VANITY FAIR: Instagram’s Met Gala 2022 table may have been the place to be during fashion’s biggest night.

As the Met Gala returned on Monday night with the Costume Institute’s exhibition and gala theme, “In America: An Anthology of Fashion,” Instagram — the official sponsor of the Met Gala and the Institute’s two-part exhibition at The Metropolitan Museum of Art — creatively honored the occasion with a celebratory “class photo” featuring their star-studded table.

With an influential group of actors, designers, entertainers, models, musicians, and more, Instagram exclusively revealed their Met Gala 2022 table to Vanity Fair. This year’s guests included SZA, Kris Jenner, Anderson Paak, Chloe Bailey, Sebastian Stan, Nicola Coughlan, Sabrina Carpenter, Jack Harlow, Chloe Kim, Johnny Suh, Gunna, Jenny Ortega, designers Peter Do, Edvin Thompson and Christopher John Rodgers, Schiaparelli creative director Daniel Roseberry, and TikTok star Avanni Greg.

The 2022 photo was captured by Brooklyn-raised photographer Juan Veloz and produced by Obsidianworks, a Black-owned and led marketing agency co-founded by actor and producer Michael B. Jordan.

In addition to the fun Instagram brought to this year’s Met Gala, the social media platform also livened up the carpet with the return of their annual Meme Correspondent. Lola Tash and Nicole Argiris, the content creators behind the popular account My Therapist Says took over the meme duties from last year’s correspondent, Saint Hoax.

Following the star-studded event, Instagram will host their first-ever Met Gala after party featuring a special performance from one of this year’s guests.

Other notable contenders include Tony Goldwyn, Michael Keaton, Ben Foster, Samuel L. Jackson, Jared Leto and Sebastian Stan



Andrew Garfield (“Under the Banner of Heaven”), Oscar Isaac (“Scenes from a Marriage”) and Sebastian Stan (“Pam and Tommy”) are among the biggest stars in contention for lead actor limited. They’ll be facing off against presumed frontrunners Michael Keaton (“Dopesick”) and Ben Foster (“The Survivor”). There are also others waiting for their moments to pounce such as Samuel L. Jackson (“The Last Days of Ptolemy Grey”), Colin Firth (“The Staircase”) and Sean Penn (“Gaslit”).

The Emmy eligibility period runs from June 1, 2021, to May 31, 2022. The deadline for entering programs for Primetime programming and uploading all entry materials is on May 12, 2022, at 6:00 PM PT.

The nomination round of voting runs from June 16 to June 27. The official nominations for the 74th Emmy Awards will be announced Tuesday, July 12.

The list of programs and potential nominees listed below is incomplete and is subject to change. The full television awards season calendar is linked here..

Contains spoilers

The dating landscape in contemporary media is often lacquered with the sheen of an after-school special. The familiarity of dating apps and awkward sexual dynamics portrayed on screen can feel embarrassing and more like a hackneyed caricature of its realities: there is a reliance on the technological aspect as a trope, and the myriad of ways to visually depict texting and apps that can feel dated only months later. Television series like Fleabag or Master of None were perhaps timely when they were released, but upon revisiting, they offer little emotional sustenance or grit when it comes to their portrayal of modern dating culture. As though there is a script everyone insists on adhering to, the list of “shocking” heterosexual dating revelations depicted on screen is often the same. Maybe there’s an unsolicited dick pic, a lesson in kink, or a scene of a woman scared of walking home at night. As a single woman, viewing this kind of media served an unpleasant reminder of how terrible dating can be, and worse—it seemed as if no one really knew how to write it. It is clear that genre is ripe to skewer, but in what direction?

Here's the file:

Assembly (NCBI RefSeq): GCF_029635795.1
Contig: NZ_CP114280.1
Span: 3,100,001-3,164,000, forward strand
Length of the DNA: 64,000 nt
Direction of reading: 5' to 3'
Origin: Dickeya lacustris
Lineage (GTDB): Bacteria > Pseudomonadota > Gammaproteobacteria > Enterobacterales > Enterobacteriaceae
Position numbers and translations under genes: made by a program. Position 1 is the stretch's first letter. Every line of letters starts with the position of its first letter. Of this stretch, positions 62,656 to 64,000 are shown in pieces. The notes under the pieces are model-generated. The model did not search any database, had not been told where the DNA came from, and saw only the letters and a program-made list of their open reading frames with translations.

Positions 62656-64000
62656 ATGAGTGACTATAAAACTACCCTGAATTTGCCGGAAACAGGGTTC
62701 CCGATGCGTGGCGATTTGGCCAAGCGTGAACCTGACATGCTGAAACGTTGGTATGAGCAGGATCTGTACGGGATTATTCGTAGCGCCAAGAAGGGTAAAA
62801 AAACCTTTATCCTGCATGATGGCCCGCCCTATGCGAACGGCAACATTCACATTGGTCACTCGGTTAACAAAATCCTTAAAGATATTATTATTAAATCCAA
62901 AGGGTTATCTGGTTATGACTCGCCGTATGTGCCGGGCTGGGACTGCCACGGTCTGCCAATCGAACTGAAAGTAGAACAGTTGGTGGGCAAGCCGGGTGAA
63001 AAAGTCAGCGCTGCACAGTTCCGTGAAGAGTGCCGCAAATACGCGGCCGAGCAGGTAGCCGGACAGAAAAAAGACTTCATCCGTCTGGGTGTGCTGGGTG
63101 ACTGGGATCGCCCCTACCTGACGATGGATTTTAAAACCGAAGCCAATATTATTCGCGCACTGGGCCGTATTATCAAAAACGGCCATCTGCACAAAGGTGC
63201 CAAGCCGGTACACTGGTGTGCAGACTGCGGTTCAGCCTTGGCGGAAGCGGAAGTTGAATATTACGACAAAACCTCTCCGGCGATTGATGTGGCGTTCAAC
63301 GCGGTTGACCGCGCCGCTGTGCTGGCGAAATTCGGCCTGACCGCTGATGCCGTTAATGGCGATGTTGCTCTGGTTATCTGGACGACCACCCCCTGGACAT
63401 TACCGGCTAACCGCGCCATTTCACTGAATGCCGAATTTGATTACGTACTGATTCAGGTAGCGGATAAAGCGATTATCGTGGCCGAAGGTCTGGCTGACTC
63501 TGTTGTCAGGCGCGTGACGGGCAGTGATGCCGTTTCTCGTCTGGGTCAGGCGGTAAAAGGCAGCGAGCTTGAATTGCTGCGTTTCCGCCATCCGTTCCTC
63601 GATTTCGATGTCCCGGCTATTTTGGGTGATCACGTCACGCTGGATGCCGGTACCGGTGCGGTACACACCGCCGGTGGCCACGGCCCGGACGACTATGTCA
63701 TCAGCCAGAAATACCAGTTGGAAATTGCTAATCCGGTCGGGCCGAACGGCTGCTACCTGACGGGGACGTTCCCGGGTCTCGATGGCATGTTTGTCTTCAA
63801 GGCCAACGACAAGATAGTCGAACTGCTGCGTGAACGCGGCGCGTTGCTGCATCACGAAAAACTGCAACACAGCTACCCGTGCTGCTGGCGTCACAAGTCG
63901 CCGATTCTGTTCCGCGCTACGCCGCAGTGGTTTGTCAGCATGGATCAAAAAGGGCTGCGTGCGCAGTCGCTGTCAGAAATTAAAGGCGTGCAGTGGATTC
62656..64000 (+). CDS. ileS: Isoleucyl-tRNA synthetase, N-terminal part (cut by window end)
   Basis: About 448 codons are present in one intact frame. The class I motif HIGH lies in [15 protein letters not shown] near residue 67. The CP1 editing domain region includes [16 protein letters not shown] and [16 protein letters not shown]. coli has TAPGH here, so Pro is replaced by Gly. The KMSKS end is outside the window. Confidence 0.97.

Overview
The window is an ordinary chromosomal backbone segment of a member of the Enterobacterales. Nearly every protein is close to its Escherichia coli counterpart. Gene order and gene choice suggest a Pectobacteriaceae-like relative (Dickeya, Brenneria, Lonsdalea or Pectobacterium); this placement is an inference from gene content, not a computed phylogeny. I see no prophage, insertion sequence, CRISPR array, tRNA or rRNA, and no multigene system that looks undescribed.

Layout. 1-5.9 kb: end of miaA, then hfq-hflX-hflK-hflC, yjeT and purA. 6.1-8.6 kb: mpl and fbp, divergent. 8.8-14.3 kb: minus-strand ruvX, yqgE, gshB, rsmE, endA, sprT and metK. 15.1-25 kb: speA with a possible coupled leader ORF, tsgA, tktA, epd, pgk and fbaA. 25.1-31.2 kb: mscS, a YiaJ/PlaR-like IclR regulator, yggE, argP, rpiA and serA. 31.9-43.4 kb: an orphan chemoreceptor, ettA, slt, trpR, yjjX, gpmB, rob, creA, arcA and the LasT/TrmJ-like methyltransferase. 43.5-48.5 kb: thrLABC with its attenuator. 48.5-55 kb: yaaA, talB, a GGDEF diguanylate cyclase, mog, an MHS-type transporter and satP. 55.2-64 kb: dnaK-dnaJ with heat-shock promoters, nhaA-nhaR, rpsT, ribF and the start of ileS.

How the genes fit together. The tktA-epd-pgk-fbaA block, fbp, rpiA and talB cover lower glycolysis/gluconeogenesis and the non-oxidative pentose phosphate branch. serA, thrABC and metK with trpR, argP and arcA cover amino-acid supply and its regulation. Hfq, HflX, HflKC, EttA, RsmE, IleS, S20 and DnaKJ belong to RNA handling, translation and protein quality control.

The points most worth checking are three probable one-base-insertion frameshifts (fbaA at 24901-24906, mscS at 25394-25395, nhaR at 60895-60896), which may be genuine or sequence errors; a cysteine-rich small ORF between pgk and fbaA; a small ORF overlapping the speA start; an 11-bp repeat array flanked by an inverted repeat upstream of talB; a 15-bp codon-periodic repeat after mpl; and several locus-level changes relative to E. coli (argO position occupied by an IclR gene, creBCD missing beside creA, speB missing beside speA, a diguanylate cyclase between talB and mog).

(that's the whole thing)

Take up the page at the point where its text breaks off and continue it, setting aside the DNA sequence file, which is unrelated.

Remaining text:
While I was convalescing during a bout of Covid, I quickly ran low on entertainment. I’d seen the poster for Mimi Cave’s film Fresh with little to no knowledge of its premise, but a mild curiosity in seeing Sebastian Stan out of the makeup of Tommy Lee (Stan plays Lee in the limited series, Pam & Tommy). A friend who was also sick joined me as we sat in our respective apartments for a simultaneous screening, thinking we were about to watch a film about a bad boyfriend. The experience turned out to be a bit like sneaking into a movie at the theater for the fun of it, and then actually sitting through the film with no roadmap to guide you. As someone who tends to read summaries before watching any suspense or thriller, this trust in being blindly led was liberating and in a way, we were right. Fresh really is about a bad boyfriend.

At this point, it is in your best interest to go back and watch the film without any further understanding of its concept, which its marketing materials coyly obscure. Daisy Edgar-Jones stars as Noa, a woman in her twenties who is experiencing the relentless fatigue of modern dating. After a bad date depicted with the derivative markers of this genre (a conversation about splitting the bill, some light misogyny, rude male entitlement), she later finds herself in the grocery store where a handsome stranger named Steve (Stan) asks for her phone number. The grocery store meet-cute is somewhere along the lines of being as fantastical as finding the person sitting next to you on a plane attractive, but it does strike me as a real-life possibility. Meeting by chance, out in the world is now seen as a quaint relic, but there remains a glimmer of hope that it may happen. There’s an understanding that this way of meeting your partner is more real or authentic and adds charm to origin stories, where, as in romance movies of the past, that first meeting was “fated.” Like Noa, we are disarmed by Steve’s confidence and grounded by his “I’m not that good at this” aura. After a few intimate dates where we see two beautiful people charm one another in the first flush of romance, Steve suggests a surprise weekend getaway. Noa tells her best friend Mollie (Jojo T. Gibbs), “I’m just going to go for it. You said, ‘Fuck it,’ remember?” Before hanging up Mollie tells her, “I’m excited for you. It’s a straight girl’s fantasy come true, right?”